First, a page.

An estimated 31% of Americans have considered starting a business but haven’t taken the plunge. Many of these “wannabe” entrepreneurs aren’t sure what to expect, or whether they are cut out to start companies.
There are lots of misconceptions about what it takes to start a business. Many people hear “entrepreneur” and picture a 22 year old computer prodigy, or a newly-minted M.B.A. with a Blackberry full of venture capital contacts. Others picture a seasoned veteran, who has started several companies over the course of many years.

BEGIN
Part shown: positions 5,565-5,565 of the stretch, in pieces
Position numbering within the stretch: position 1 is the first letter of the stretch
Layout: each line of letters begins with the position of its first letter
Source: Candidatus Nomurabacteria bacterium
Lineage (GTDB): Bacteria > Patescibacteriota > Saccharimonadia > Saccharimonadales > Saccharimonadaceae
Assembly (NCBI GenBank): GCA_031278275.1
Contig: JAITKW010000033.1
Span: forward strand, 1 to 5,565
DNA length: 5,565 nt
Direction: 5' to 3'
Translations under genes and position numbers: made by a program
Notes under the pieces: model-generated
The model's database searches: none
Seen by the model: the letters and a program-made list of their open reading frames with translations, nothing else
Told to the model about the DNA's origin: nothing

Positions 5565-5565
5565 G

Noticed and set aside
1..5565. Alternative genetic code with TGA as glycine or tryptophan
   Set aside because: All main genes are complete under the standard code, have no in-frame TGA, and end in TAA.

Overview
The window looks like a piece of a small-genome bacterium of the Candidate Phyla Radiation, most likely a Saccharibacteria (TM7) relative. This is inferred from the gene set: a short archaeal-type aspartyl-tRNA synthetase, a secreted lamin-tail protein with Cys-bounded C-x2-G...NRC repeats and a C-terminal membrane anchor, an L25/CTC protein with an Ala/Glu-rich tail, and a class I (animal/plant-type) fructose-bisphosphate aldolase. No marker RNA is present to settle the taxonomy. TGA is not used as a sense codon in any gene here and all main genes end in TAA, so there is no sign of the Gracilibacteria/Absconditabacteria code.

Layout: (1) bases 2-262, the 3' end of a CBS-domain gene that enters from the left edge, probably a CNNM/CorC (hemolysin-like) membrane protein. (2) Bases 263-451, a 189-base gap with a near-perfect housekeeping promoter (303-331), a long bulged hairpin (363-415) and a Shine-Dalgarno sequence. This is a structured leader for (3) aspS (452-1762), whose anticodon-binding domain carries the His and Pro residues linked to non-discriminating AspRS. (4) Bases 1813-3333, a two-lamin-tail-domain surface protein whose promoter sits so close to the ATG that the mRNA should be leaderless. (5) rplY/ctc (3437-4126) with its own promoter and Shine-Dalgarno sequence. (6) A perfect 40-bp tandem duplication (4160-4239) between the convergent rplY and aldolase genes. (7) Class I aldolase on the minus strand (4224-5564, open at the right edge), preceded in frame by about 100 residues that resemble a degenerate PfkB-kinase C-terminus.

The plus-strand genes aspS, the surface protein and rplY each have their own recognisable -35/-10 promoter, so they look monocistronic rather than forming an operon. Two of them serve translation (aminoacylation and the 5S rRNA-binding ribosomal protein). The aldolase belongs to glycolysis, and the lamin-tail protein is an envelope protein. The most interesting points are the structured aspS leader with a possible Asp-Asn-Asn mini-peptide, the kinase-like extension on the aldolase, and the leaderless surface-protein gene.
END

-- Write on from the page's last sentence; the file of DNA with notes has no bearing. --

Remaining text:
In reality, entrepreneurs don’t fit neatly into demographic buckets.
Myth 1: Most entrepreneurs are fresh out of school, or experienced veterans.
A quick glance at the age of the 2009 Inc. 500 list dispels that one:
Myth #2: Entrepreneurs from top schools have a big advantage.
If you want to raise Venture Capital funding, it’s helpful to have classmates in high places. Peruse the bios of Venture Capital partners, and you’ll see a lot of Harvard, Stanford and Wharton MBAs, for example. But most startups don’t raise Venture Capital; how important is a fancy degree to them? Not very. According to a Kauffman Foundation research study of 549 founders of successful high-growth businesses, only 6% went to Ivy League schools.